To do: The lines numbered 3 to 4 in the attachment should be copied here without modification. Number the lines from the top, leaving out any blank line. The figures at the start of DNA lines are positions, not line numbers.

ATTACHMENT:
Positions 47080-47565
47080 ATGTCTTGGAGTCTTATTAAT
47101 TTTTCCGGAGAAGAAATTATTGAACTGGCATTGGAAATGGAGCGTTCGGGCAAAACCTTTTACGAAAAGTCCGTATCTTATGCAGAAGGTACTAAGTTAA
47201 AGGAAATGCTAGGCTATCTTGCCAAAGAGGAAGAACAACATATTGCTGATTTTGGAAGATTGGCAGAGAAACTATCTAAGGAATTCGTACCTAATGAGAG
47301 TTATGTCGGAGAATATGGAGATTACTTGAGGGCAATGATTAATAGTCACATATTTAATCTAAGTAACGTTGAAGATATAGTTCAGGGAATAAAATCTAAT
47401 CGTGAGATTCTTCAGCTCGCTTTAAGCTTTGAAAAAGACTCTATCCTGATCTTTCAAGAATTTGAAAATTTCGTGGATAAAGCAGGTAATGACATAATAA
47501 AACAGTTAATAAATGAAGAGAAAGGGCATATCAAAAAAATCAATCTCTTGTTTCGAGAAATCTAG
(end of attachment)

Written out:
47101 TTTTCCGGAGAAGAAATTATTGAACTGGCATTGGAAATGGAGCGTTCGGGCAAAACCTTTTACGAAAAGTCCGTATCTTATGCAGAAGGTACTAAGTTAA
47201 AGGAAATGCTAGGCTATCTTGCCAAAGAGGAAGAACAACATATTGCTGATTTTGGAAGATTGGCAGAGAAACTATCTAAGGAATTCGTACCTAATGAGAG